I learned a little something about that this week when I was asked to write a story about Tracy Gray, a man with a medical condition (I think it was Autism but was unable to get his doctor to release his specific condition) who would spend his days walking the streets of Crowley with a kind of strange look on his face.
I had seen him dozens of times before and thought he just be a crazy person who may possibly even be homeless. However, having not grown up in Crowley, I never realized that not only was he beloved by so many people but he was also extremely intelligent - especially when it came to numbers.
I spoke to plenty of people who, when they were describing Tracy, all used adjectives like generous, kind and (perhaps the one that surprised me the most) a genius.
Tracy, it seems was a wonderful person who would give gifts to his friends, loan money (sometimes to a fault) to most anyone who asked him for it.
According to his older brother Wayne, he was so generous when it came to his money that Wayne eventually had to oversee his finances to ensure that he was able to pay his bills each month. Wayne was also concerned about the safety of Tracy's walks around Crowley and tried to get him to move in with him in Slidell.
"He really loves Crowley," said Wayne during a Thursday interview. "He didn't want to leave and his social worker said that he would be better off in a familiar environment."
Then there was his talent with numbers that was comparable to Dustin Hoffman's character in the movie 'Rain Man.'
"He would remember the exact date of everyone who has ever worked for the library starting date or when they reired, said Sandra Henry, Branch Manager of the Acadia Public Library. "I honestly think that he was a genius."
By the end of the day, I realized that the comments I was receiving from people who knew Tracy basically said the same thing - that he was very kind, generous and a brilliant man.
R.I.P. Tracy Gray. Wish I had gotten the chance to meet you. You were obviously a person who touched a lot of lives in Crowley and you will be missed.
I also did a story earlier this week on the tragic death of Mitchell Romero, an 18-year-old who just a few months ago was donning the cap of a graduate of Northside Christian School.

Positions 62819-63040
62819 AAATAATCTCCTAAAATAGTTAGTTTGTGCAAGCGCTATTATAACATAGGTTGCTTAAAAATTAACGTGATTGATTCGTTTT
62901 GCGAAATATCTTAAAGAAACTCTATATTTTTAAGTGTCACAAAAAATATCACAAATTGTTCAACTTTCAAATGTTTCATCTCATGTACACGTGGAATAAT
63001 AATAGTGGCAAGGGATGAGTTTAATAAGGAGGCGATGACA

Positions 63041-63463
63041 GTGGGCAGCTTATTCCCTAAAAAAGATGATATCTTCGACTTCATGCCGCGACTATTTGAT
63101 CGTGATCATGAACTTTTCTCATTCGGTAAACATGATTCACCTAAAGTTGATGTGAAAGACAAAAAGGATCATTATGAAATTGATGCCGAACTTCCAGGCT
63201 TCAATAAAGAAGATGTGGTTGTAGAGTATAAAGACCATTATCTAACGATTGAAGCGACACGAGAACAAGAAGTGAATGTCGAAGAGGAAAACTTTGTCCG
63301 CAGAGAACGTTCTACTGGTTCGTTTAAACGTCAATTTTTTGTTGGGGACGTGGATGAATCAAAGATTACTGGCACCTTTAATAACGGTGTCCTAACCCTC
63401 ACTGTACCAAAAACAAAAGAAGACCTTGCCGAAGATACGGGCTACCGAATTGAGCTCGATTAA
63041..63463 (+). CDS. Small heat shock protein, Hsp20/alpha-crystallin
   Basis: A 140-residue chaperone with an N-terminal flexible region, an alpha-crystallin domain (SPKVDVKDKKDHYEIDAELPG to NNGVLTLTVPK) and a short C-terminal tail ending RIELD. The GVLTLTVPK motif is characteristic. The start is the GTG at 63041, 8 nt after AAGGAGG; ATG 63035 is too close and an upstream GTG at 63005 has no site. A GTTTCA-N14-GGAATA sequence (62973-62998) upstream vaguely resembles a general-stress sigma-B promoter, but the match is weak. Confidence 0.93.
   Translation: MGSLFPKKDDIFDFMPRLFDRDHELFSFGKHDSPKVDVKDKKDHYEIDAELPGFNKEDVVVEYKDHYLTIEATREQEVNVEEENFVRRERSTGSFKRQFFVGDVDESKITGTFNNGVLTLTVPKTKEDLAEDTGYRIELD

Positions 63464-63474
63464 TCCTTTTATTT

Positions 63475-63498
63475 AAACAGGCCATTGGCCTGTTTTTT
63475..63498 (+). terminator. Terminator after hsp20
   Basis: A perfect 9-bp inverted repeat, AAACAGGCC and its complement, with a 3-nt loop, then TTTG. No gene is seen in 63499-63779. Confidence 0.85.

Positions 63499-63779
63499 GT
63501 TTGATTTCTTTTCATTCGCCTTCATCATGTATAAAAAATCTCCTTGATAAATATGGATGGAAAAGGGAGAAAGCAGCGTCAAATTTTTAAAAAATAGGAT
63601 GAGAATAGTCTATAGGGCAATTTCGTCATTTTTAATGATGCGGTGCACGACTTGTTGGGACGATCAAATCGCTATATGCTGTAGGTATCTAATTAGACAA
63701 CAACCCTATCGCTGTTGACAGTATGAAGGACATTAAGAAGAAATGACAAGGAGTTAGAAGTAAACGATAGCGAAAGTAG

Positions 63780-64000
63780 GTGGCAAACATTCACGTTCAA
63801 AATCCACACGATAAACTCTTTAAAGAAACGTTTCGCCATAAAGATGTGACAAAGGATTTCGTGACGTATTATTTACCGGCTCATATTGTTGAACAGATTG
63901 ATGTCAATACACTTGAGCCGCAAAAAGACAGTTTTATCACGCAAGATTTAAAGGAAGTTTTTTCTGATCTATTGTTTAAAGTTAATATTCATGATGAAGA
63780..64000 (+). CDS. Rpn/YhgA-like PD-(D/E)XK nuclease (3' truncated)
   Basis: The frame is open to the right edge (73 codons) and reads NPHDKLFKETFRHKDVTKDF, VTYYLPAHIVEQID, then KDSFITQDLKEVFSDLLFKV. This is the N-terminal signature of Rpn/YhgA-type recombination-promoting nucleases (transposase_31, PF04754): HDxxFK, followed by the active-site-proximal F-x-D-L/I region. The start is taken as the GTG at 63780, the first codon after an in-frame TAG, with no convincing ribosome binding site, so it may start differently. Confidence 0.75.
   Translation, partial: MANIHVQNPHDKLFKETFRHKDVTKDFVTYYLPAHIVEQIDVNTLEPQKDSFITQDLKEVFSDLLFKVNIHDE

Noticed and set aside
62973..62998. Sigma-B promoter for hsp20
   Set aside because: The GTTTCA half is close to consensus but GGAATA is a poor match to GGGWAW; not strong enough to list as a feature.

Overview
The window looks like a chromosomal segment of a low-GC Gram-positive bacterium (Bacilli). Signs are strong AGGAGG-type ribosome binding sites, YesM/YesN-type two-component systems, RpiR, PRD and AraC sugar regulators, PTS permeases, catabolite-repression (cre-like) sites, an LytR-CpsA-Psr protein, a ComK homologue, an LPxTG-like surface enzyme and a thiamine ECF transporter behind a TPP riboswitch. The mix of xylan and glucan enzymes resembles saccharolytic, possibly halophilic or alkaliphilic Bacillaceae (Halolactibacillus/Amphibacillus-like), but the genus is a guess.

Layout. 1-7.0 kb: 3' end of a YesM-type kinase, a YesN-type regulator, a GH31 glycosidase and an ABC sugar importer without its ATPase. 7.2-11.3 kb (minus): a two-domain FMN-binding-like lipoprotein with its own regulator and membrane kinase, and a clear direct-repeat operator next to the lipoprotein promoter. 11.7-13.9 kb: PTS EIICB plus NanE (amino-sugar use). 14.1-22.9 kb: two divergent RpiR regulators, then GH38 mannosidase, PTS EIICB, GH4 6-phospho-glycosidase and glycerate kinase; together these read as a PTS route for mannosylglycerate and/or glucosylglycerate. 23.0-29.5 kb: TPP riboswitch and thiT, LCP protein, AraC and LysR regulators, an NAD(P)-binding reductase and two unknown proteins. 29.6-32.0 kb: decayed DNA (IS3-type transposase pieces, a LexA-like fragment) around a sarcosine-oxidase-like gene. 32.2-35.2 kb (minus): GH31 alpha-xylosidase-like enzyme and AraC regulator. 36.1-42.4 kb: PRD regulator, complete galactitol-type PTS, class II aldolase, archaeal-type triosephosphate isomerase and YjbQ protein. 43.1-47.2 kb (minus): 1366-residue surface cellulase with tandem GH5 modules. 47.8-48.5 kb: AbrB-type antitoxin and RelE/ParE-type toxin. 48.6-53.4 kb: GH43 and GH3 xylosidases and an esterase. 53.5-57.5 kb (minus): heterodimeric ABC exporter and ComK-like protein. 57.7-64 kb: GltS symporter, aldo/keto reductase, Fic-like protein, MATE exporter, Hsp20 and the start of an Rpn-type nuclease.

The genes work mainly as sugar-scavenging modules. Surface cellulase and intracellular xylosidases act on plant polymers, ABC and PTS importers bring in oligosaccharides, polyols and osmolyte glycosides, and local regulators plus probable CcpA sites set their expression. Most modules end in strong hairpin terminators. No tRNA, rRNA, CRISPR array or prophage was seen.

The more I learned about what happened that night the angrier the events of that night made me.
Mitchell was out late, dropping off her frends from a night out. She was the designated driver for the evening and had just dropped off her last passenger when some idiot who already had a DWI on his record slammed into the side of her vehicle. She initially survived and her outlook was good, however, she died during a therapy session three days after the accident.
When I went to interview her parents for an article in Wednesday's paper, I knew that it would a tough assignment and I listened as two proud parents described a daughter who was always responsible, never drank and took care of her friends and her brother who suffers from a handicap.
She was due to start her job last Monday working as a home help provider who would travel to disabled people's homes and help them out by providing them food and helping them perform various other tasks.
She never got the chance thanks to a man who was speeding and wasn't paying attenton to what was in front of him. To add insult to injury, the suspect tried to run away from the scene - but it wasn't long before he was apprehended by Crowley Police.
He didn't bother to check on the girl he had hit or to call 911. He was only worried about saving his own hide. Maybe he read about the guy who, just a few weeks ago, at nearly the same intersection, ran his car off the road and crashed it into an unoccupied home. He got out and ran home and called the police to report his car stolen.
I haven't had an update on that incident lately but I'm sure it didn't work.
Though the interview was supposed to be mainly about Mitchell - the girl that Northside Christian Principal Randy Trahan called 'our Mother Theresa' because of her giving nature' - I could easily feel the anger in her father's voice when discussing the accident and subsequent actions of the drunken driver, 32-year-old Tyson Dupuis were mentioned.
I can assure Mr. Dupuis that he will have plenty of time in jail to consider the results of his actions and, hopefully, to realize exactly how selfish he was that night.
So in only one week Crowley lost two of its most diverse, yet generous people. People who had made a difference in the lives of those around them. People who were loved by many. And people who can never be replaced.
May they rest in peace.
Howell Dennis is a native of Lafayette, La. He attended the University of Texas at Arlington where he graduated in journalism and public relations.